Updated: 18 hours 20 min ago
A biography of Diane Arbus links her charged imagery to an often fraught personal life.
A tough-talking bird brings relief to a mourning family.
A middle-aged optometrist decides to remake her life.
A Muslim boy witnesses radical Islam’s rise in Nigeria.
In Neil Jordan’s story, a British detective’s search for a long-missing girl in an Eastern European city takes a supernatural turn.
Seven new paperbacks to check out this week.
Nine new books recommended by the editors of The New York Times Book Review this week.
Nancy Isenberg, whose “White Trash” is No. 8 on the hardcover nonfiction list, says “Electoral politics has always encouraged con artists.”
Readers respond to recent reviews of Annie Proulx’s “Barkskins,” Laurent Linn’s “Draw the Line” and more.
The novelist, essayist, critic and author, most recently, of “White Sands” says reading William Finnegan’s “Barbarian Days” made him realize his whole life has been pretty much a waste. “I suspected this anyway.”
Frazier approaches the world with curiosity and enthusiasm.
Virginie Despentes’s feminist pulp, gory and marked by sexual violence, looks to the lives of women unwilling to make nice or play along.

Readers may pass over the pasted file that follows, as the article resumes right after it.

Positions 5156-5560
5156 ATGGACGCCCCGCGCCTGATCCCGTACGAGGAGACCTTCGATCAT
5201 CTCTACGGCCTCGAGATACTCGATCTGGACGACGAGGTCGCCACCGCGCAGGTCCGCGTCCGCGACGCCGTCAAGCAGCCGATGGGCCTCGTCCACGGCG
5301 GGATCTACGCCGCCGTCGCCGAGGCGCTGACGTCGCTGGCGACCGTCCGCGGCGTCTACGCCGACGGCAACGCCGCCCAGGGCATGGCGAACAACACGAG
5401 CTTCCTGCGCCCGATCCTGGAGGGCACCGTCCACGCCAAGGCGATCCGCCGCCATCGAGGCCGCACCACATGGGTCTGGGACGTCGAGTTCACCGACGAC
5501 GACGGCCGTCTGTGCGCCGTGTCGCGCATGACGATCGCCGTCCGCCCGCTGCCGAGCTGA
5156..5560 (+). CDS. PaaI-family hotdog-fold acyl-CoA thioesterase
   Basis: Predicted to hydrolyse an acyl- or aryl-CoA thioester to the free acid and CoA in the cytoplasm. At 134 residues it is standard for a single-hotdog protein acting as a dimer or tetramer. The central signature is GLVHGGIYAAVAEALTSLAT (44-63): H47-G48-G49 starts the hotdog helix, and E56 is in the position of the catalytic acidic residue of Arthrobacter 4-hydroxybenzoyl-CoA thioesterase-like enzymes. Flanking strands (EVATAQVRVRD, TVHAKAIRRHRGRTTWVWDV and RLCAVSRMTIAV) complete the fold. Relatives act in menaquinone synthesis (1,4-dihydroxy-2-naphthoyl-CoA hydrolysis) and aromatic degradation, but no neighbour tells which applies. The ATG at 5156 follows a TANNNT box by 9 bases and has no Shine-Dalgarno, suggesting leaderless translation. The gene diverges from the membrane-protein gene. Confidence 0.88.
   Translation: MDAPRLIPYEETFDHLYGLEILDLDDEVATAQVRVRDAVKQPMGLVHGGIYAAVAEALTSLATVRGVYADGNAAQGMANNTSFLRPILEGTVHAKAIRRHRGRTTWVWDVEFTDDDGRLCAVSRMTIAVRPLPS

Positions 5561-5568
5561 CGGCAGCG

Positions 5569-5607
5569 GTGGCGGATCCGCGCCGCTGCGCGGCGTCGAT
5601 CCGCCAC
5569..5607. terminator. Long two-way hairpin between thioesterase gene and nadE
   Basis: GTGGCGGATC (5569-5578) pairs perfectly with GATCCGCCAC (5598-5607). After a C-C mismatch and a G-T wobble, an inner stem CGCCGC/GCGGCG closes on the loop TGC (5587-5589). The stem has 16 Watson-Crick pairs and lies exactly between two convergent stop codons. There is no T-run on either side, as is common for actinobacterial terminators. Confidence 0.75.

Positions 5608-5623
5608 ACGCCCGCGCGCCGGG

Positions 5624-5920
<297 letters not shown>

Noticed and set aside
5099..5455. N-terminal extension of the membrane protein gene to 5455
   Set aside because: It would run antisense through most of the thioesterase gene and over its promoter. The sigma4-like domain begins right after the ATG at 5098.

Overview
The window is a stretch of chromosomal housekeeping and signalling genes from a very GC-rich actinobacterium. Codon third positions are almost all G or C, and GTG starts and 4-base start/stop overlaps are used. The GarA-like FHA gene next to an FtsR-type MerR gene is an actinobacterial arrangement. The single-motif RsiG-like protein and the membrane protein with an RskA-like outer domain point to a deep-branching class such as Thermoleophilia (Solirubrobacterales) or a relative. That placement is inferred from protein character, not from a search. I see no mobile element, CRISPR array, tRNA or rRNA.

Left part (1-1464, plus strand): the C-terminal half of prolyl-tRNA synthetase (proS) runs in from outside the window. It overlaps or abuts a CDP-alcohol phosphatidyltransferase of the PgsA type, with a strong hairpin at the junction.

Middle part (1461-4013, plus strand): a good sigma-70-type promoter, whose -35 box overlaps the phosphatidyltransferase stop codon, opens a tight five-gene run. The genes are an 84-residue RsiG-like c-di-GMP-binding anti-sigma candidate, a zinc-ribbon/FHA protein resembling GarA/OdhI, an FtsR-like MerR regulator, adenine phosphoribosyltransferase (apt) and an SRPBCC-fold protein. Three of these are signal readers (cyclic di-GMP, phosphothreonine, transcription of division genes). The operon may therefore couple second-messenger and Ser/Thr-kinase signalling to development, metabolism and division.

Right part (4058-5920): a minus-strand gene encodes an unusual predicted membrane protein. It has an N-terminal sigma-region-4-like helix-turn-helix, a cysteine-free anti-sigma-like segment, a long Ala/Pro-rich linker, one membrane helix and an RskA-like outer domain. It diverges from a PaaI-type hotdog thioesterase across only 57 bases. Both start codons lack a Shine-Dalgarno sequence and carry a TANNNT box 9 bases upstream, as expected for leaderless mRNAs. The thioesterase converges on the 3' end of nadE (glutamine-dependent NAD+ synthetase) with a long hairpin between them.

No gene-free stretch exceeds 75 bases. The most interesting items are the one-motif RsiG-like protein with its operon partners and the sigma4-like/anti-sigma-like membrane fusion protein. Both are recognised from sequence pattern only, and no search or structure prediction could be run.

Two new alphabet books are examples of a thriving and increasingly sophisticated genre.
Klosterman wonders whether our cherished certainties will look foolish to later generations.
A woman puts her music career on hold and confronts clashing identities in a novel set in Jerusalem.
The history of white poverty in America takes in race and class, stereotype and exploitation.
Chimamanda Ngozi Adichie says, “Fiction can remind us . . . that the players in politics are first human beings.”
The New York Times Book Review asked the acclaimed novelist Chimamanda Ngozi Adichie to write a short story about the American election.
Two books offer opposing arguments on crime and law enforcement.
After my second memoir, people stopped asking me questions. They thought they had the answers.